It’s safe to say that magnesium is the most overlooked mineral yet the single most important nutrient for human health. Still, doctors and nutritionists haven’t found a commercialized way to keep it in the back of our minds (like potassium and bananas or vitamin A and carrots). This is the biggest reason for magnesium deficiency to be one of the most common deficiencies in nutrition.
What is Magnesium, Exactly?
Bear with me: magnesium is an alkaline earth metal that, in its free form, isn’t found naturally on Earth because of its exceedingly reactive quality. The metal is mainly acquired from the electrolysis of magnesium salts found in brine, a specific solution of salt in water. It is a macro-mineral (needed by the body in large amounts) that, when broken down in the body, splits into positively charged ions to function accordingly.
Why Do You Need It?
Magnesium is crucial for approximately 300 enzyme-driven biochemical reactions that happen in the body on a near constant basis. Magnesium is an essential nutrient in providing energy production, electrolyte balance, proper functioning of muscles, and the uptake of oxygen.
Magnesium acts as an enzyme co-factor. Enzymes are main supporters in life performing all the necessary bodily functions. But enzymes can’t bring their importance to the table without the help of enzyme co-factors. Enzyme co-factors act as keys to start and stop enzymatic activity. They regulate the duration of action of each reaction carried out by enzymes to maintain homeostasis. They are crucial when it comes to:
- Regulating cholesterol production
- Breaking down fat and glucose
- Producing antioxidants, more enzymes, and proteins
- Creating RNA and DNA, the important structures that form cells in the body
Incorporate Magnesium In Your Diet
Including magnesium in your diet is very important not only because it is essential for the bodily functions, but also because unlike other nutrients it cannot be produced in the body. Here are some easy-to-find foods that’ll keep you quenched with magnesium!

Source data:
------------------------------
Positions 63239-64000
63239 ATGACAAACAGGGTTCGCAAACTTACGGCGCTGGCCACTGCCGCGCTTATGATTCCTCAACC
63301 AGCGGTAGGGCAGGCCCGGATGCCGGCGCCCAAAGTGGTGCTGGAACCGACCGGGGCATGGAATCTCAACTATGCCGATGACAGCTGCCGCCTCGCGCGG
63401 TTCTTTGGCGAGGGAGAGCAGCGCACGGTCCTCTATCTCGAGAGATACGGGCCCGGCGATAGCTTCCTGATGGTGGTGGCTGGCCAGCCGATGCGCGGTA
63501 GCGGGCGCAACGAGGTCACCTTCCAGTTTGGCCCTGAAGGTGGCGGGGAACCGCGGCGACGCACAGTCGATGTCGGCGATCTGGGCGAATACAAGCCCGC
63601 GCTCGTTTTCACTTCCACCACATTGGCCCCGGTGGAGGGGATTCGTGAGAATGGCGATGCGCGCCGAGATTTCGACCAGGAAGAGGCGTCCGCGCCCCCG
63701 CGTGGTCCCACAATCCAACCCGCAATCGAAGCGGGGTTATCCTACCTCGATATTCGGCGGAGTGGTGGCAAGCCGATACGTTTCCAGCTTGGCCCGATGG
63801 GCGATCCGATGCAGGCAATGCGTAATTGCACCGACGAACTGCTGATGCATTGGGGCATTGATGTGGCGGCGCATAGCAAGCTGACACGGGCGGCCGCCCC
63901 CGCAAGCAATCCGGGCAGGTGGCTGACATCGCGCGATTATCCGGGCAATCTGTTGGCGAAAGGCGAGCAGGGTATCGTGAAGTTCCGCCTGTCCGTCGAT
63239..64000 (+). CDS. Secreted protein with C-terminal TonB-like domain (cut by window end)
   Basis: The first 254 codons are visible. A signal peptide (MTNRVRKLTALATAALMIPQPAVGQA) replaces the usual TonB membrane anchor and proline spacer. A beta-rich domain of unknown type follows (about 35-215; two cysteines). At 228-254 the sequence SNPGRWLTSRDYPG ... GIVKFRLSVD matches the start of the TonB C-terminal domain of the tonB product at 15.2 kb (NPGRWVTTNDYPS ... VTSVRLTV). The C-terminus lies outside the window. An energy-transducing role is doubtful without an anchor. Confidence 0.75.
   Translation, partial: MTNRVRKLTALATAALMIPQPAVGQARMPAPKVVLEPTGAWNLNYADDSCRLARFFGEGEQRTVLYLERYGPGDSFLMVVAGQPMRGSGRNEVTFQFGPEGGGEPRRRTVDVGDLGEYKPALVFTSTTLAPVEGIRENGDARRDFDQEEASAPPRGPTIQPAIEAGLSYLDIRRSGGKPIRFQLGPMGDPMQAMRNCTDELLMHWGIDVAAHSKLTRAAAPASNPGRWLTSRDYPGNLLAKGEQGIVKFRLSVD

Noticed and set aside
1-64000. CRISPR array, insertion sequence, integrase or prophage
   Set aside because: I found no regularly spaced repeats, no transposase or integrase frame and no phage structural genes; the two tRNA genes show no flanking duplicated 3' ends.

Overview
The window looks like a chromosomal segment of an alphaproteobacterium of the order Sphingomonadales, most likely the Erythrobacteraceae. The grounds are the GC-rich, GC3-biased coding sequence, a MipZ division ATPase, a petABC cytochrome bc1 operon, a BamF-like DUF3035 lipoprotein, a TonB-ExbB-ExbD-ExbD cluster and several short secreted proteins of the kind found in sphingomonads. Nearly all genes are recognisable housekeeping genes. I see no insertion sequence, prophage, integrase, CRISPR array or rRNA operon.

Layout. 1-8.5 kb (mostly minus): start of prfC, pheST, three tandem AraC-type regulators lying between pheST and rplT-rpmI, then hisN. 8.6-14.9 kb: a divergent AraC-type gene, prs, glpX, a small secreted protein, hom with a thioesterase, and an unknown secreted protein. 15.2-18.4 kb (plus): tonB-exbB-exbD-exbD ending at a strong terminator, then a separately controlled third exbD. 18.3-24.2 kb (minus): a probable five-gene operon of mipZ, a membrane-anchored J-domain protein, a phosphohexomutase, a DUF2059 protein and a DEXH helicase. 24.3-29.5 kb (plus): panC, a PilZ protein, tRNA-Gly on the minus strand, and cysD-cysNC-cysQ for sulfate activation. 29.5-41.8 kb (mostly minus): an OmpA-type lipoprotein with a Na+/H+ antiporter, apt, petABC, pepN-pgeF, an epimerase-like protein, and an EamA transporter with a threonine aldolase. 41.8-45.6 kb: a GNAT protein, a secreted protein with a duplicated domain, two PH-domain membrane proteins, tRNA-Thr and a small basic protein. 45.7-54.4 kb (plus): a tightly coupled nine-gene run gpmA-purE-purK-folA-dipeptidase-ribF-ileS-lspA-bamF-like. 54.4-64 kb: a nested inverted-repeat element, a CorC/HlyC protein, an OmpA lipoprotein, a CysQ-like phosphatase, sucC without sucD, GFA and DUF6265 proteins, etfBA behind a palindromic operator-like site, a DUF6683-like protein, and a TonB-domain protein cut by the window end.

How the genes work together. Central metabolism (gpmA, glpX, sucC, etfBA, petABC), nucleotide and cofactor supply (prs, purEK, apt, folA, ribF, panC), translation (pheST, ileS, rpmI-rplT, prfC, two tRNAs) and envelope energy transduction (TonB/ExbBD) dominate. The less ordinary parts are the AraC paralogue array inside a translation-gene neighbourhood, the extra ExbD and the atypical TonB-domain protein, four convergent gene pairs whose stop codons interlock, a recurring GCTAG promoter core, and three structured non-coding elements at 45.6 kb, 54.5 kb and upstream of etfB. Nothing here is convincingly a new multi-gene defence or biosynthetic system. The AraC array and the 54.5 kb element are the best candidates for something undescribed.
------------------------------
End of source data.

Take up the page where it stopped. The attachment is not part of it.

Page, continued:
- Nuts and Seeds
Snacking on just half a cup of pumpkin seeds fulfills the daily requirement for magnesium. Other nuts and seeds include sunflower seeds, almonds, cashews, peanuts, and pine nuts.
113g (1/2 a cup) has 606mg of magnesium
Apart from being a great source of omega-3 fats and vitamin D, fish such as salmon, tuna, and mackerel are rich in magnesium. Be sure to have fish in your meal at least once a week.
3 ounces (85g) have approximately 82mg of magnesium.
Avocados are one of the most versatile fruits because they’re loaded with multivitamins. Add just one sliced and diced avocado to your salad and you’ll easily get 15% (58mg) of the recommended amount of magnesium.
This portable breakfast is a quick and easy way to help yourself to some magnesium! Just pack one medium-sized banana in your bag to provide yourself with 32mg of magnesium.
- Dark Chocolate
As if we needed another reason to eat chocolate. One square of this sweet stuff has 95mg of magnesium. That’s 24% of your daily intake.
- Low-Fat Yogurt
When it comes to yogurt you’ll get a healthy duo of magnesium and calcium.
One container of yogurt contains about 19mg of magnesium. In fact, almost all milk products are recommended for consuming an adequate amount of magnesium.
- Dry Fruit
A little more than a handful of this fun food gives about 10% of the magnesium we need.
½ a cup (75g) has 51mg of magnesium.
- Peanut Butter
One cup (258g) has 397mg of magnesium, which is 99% of the magnesium we need! But this isn’t an excuse to be chowing down on peanut butter right out of the jar, for it has about 100 calories in just one tablespoon.
A sweet serving of these fruits in a cup has 19mg of magnesium. It isn’t a lot of magnesium, but who can have just one cup?
Stop pushing those peas in the corner of your plate. When eating matar pulao or matar keema, eat all of it. One cup of peas has about 15mg of magnesium.